3. How I qualify to buy these securities

I confirm that I am a qualified investor because I satisfy one of the following:

Purchaser's initials

 

I am [check all applicable boxes]:

 

 

 

[ ]

a director of the issuer or an affiliate of the issuer

 

 

[ ]

an executive officer of the issuer or an affiliate of the issuer

 

 

[ ]

a control person of the issuer or an affiliate of the issuer

 

 

[ ]

a founder of the issuer

 

 

I am a family member of: _______________ [Insert the name of the person who is your relative either directly or through his or her spouse], who holds the following position at the issuer or an affiliate of the issuer: _______________.

 

 

My relationship with that person is: _______________ [Instruction: The possible relationships include spouse, parent, grandparent, brother, sister, child or grandchild.]

 

 

I am a close personal friend of: __________ [Insert the name of your close personal friend], who holds the following position at the issuer or an affiliate of the issuer: __________.

 

 

I have known that person for _____ years.

 

I am a close business associate of: _______________ [Insert the name of your close business associate], who holds the following position at the issuer or an affiliate of the issuer: __________.

 

 

I have known that person for _____ years.

 

- - - - - - - - - - - - - - - - - - - -

TO BE COMPLETED BY THE ISSUER: [Instruction: The issuer must complete this section before delivering to the purchaser. An executive officer acting on behalf of the issuer must sign below.]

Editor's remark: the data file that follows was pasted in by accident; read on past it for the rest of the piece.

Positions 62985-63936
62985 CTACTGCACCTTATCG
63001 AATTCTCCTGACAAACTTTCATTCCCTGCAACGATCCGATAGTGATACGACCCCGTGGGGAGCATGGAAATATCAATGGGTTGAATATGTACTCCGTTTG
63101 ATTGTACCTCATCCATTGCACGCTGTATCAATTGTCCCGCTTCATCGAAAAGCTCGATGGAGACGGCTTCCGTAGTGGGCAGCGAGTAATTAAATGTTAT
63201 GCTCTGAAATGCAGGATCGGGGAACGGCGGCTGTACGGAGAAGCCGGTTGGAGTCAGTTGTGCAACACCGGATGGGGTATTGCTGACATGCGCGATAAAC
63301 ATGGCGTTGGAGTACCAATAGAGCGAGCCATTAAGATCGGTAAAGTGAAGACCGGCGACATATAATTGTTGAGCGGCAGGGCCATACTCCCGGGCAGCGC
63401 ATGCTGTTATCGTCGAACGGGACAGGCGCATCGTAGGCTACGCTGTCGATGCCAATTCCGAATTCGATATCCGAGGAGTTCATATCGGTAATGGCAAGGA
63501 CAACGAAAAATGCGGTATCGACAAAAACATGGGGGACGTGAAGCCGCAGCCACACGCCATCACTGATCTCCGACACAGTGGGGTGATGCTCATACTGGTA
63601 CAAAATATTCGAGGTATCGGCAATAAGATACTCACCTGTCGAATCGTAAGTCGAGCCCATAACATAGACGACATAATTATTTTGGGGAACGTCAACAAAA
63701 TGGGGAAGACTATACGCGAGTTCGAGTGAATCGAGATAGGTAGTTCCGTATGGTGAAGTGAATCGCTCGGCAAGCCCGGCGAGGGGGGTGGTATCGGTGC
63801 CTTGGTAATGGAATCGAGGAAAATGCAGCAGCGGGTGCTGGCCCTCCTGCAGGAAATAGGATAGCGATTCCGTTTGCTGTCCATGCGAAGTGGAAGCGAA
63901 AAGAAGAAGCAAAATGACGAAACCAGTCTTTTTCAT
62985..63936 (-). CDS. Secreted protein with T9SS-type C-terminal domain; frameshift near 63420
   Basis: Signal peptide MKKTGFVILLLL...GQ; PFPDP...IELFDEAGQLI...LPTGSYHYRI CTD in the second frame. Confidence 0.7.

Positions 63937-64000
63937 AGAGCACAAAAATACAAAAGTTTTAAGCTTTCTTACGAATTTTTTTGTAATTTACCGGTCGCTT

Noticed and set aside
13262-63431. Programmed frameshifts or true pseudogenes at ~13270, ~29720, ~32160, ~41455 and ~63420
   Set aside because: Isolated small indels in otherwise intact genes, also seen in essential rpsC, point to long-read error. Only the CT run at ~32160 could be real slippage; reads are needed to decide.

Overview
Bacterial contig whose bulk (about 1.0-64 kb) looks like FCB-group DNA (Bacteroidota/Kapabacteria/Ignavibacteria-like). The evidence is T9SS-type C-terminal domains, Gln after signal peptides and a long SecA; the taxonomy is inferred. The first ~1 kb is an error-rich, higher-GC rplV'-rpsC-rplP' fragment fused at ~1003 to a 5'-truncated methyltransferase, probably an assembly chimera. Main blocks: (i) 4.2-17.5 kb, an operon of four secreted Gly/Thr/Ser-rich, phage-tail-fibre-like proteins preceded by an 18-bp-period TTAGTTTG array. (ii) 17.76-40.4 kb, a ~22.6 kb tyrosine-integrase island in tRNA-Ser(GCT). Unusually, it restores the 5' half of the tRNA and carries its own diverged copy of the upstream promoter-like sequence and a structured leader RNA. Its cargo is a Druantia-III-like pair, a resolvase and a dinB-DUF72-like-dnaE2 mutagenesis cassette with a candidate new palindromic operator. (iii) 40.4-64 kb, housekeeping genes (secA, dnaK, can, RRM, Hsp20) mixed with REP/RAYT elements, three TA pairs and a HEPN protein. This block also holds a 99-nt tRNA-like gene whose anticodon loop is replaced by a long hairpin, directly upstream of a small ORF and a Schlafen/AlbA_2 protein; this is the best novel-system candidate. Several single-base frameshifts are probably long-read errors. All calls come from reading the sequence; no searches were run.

- - - - - - - - - - - - - - - - - - - -

4. How to contact the issuer

Name and address of issuer:

First and last name of contact person:

Phone number:

Email address:

Signature of executive officer of issuer:

- - - - - - - - - - - - - - - - - - - -

TO BE COMPLETED BY THE DIRECTOR, EXECUTIVE OFFICER, CONTROL PERSON OR FOUNDER WITH WHOM THE PURCHASER HAS A RELATIONSHIP (if applicable):

- - - - - - - - - - - - - - - - - - - -

5. Contact person at issuer

First and last name (please print):

I confirm that I have, or my spouse has, the following relationship with the purchaser: [check the one that applies]

[ ] Family relationship as set out above

[ ] Close personal friend

[ ] Close business associate

Position with issuer or affiliate of the issuer (director, officer, control person or founder):

Signature:

Phone number:

Email address:

- - - - - - - - - - - - - - - - - - - -

Form Instructions:

1. This form must be presented to purchasers on one double-sided page.